Developing a bedtime routine is the most effective strategy for getting a good night's sleep. One can get a good night's sleep with the right combination of medications and supplements, but a simple plan can go a long way toward making sure one is ready to take on the day at your best.
Insomnia is one of the most common sleep disorders, according to research. Insomnia can be brought on by the strain of a hectic workday and an equally hectic personal life. The body relaxes when a bedtime routine is followed. To help you get a good night's rest, we've compiled a list of the best sleep patterns based on scientific research and our personal experiences.
Why Are Bedtime Routines So Essential?
Routines for getting ready for bed can help one sleep better at night by reducing the worrying thoughts that plague in the wee hours of the morning. Alpert (2021) showed that anxiety-inducing thoughts and ruminations cause the sympathetic nervous system and brain to become active. These thoughts, if left unchecked, can lead to insomnia. Maintaining a bedtime routine allows one to de-stress by focusing your attention on something else other than getting ready for bed. Routines for getting ready for bed to go back to childhood. El Shakankiry (2011) noted thatfor parents and infants alike, a coherent bedtime routine had been shown to help children fall asleep faster and wake up less frequently during the night, all without any additional intervention.Bedtime routines assist children in establishing a connection with their natural circadian rhythms, learning to relax, and developing healthy sleep habits. Many other aspects of children's lives, including memory, mental health, and attention, have benefited from routine bedtime practices.
Tips To Improve Your Bedtime Routine
Turn on Your Alarm Clock
Setting the alarm is likely the only step already included in a person’s daily bedtime routine, do it consistently — even on weekends when one may be tempted to sleep in. Getting up at the same time every day is the best thing anyone can do for good sleep hygiene. This will help one sleep more soundly, but it will also make your sleep cycle more predictable.
Discard the Monitors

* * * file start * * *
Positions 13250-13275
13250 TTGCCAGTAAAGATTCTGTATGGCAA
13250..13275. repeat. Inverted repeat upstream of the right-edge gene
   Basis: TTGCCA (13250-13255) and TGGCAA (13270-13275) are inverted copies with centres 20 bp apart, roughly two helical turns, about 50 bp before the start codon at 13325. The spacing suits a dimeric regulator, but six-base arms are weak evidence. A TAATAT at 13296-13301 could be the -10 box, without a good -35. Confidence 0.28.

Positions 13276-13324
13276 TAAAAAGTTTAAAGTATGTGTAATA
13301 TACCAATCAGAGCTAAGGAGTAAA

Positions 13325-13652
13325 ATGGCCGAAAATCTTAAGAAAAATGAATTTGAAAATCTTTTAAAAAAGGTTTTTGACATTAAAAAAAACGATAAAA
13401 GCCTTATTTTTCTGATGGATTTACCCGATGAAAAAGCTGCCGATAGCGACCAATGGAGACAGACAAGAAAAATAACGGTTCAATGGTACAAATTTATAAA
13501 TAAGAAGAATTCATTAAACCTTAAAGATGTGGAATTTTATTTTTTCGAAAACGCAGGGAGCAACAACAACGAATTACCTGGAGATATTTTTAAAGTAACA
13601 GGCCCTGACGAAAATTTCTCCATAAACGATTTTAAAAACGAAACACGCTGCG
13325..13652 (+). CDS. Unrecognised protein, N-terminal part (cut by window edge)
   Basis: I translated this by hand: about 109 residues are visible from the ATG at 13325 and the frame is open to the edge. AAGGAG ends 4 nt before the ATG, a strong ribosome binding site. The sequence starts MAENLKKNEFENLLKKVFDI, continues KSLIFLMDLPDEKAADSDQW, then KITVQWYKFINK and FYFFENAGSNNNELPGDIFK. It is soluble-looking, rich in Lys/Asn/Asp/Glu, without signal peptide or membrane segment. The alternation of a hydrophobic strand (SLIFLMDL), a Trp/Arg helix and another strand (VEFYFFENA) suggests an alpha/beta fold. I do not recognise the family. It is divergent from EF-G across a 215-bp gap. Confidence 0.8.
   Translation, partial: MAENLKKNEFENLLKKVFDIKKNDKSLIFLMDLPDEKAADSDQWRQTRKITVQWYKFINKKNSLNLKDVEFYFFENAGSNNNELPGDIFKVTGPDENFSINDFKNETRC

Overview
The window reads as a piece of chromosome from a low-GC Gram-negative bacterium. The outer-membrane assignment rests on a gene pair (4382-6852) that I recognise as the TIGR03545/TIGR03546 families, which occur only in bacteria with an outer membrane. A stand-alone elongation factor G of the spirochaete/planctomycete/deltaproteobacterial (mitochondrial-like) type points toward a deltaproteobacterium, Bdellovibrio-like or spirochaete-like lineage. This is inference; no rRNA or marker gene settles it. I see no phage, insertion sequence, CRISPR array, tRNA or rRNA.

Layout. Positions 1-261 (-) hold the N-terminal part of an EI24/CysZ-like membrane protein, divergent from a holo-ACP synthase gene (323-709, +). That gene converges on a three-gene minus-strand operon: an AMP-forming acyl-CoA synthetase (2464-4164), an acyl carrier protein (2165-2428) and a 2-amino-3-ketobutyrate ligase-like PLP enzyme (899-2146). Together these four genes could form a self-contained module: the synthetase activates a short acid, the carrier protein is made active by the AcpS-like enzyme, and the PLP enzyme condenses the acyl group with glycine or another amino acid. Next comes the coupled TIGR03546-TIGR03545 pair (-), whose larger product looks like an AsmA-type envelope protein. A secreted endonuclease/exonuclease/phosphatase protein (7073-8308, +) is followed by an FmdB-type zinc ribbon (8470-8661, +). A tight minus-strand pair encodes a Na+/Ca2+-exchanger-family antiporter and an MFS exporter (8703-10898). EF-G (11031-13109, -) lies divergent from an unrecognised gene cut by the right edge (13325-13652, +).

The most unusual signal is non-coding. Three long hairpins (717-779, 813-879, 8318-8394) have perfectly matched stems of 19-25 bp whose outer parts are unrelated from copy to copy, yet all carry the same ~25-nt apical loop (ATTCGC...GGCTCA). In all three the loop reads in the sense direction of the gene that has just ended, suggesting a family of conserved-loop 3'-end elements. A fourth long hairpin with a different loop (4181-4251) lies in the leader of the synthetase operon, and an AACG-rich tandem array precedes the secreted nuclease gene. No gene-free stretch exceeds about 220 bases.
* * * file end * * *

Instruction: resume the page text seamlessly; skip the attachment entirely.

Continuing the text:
There's a reason we're told repeatedly to put our screens away before going to bed: Tosini et al. (2016).that blue light from screens interferes with melatonin production, disrupting the body's ability to fall asleep. If one must use their phone or tablet at night, it is recommended that one turns on "night shift" or a similar dimming feature or even wear blue-light-blocking glasses.
Put together a Pre-Bedtime Music Collection.
Letting go of mental attachments is easier with a bedtime playlist.Trahan et al. (2018) explained thatlistening to music while trying to fall asleep has been linked to better sleep quality in research studies. Sixty-two percent of those who took part in a sleep study said they relied on music to help them relax at night.
Goyal (2012) stated that listening to music, classical music or any other genre aids in sleep. Get your groove on with some R&B or jazz. Getting a better night's rest should be easier if your sleep pattern is improved.Penzel et al. (2018) showed that Audio sleep aids, rather than just music, are on the rise, and they may be able to help you get some shut-eye. Audio-engineered soundwaves that emit frequencies that interact with the brain are known as "color noises" or "color noises." White noise, for example, looks like snow on a television screen. Pink noise is similar to rain or the first snow in terms of its softness. Brown noise, like the ocean, is deep and calming.
Thoughts Of Tranquility Will Help You Relax
According to Trill (2013),When a person is in a constant state of worry and restlessness, it is likely that they will suffer from anxiety and sleep deprivation. Focus on the good things that happened in the day or the things you're looking forward to instead of dwelling on the negative. Positivity and peace of mind can be cultivated by writing down a few things you are grateful for. A calming chant, such as "I feel comfortable" or "I'm falling off to sleep," may also be beneficial.